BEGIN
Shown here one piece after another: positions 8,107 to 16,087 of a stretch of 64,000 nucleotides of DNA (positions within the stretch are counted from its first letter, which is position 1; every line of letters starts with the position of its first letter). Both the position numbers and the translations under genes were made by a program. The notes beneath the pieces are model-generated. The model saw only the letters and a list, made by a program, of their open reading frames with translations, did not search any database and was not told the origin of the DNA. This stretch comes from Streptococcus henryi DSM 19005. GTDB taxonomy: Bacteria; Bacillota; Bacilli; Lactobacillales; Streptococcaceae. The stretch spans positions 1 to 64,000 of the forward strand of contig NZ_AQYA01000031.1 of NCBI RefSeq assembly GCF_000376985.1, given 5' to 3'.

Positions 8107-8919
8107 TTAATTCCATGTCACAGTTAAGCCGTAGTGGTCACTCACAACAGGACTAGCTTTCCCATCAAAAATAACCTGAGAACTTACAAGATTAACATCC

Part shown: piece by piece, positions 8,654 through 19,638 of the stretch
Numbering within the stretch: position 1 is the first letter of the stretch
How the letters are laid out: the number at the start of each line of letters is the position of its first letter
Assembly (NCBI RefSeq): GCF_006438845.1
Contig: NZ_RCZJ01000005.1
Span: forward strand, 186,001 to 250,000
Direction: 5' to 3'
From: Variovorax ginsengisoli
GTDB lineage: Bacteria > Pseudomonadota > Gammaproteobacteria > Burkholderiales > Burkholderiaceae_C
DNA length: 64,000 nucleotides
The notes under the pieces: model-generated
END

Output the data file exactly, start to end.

Shown here one piece after another: positions 8,107 to 16,087 of a stretch of 64,000 nucleotides of DNA (positions within the stretch are counted from its first letter, which is position 1; every line of letters starts with the position of its first letter). Both the position numbers and the translations under genes were made by a program. The notes beneath the pieces are model-generated. The model saw only the letters and a list, made by a program, of their open reading frames with translations, did not search any database and was not told the origin of the DNA. This stretch comes from Streptococcus henryi DSM 19005. GTDB taxonomy: Bacteria; Bacillota; Bacilli; Lactobacillales; Streptococcaceae. The stretch spans positions 1 to 64,000 of the forward strand of contig NZ_AQYA01000031.1 of NCBI RefSeq assembly GCF_000376985.1, given 5' to 3'.

Positions 8107-8919
8107 TTAATTCCATGTCACAGTTAAGCCGTAGTGGTCACTCACAACAGGACTAGCTTTCCCATCAAAAATAACCTGAGAACTTACAAGATTAACATCC

Part shown: piece by piece, positions 8,654 through 19,638 of the stretch
Numbering within the stretch: position 1 is the first letter of the stretch
How the letters are laid out: the number at the start of each line of letters is the position of its first letter
Assembly (NCBI RefSeq): GCF_006438845.1
Contig: NZ_RCZJ01000005.1
Span: forward strand, 186,001 to 250,000
Direction: 5' to 3'
From: Variovorax ginsengisoli
GTDB lineage: Bacteria > Pseudomonadota > Gammaproteobacteria > Burkholderiales > Burkholderiaceae_C
DNA length: 64,000 nucleotides
The notes under the pieces: model-generated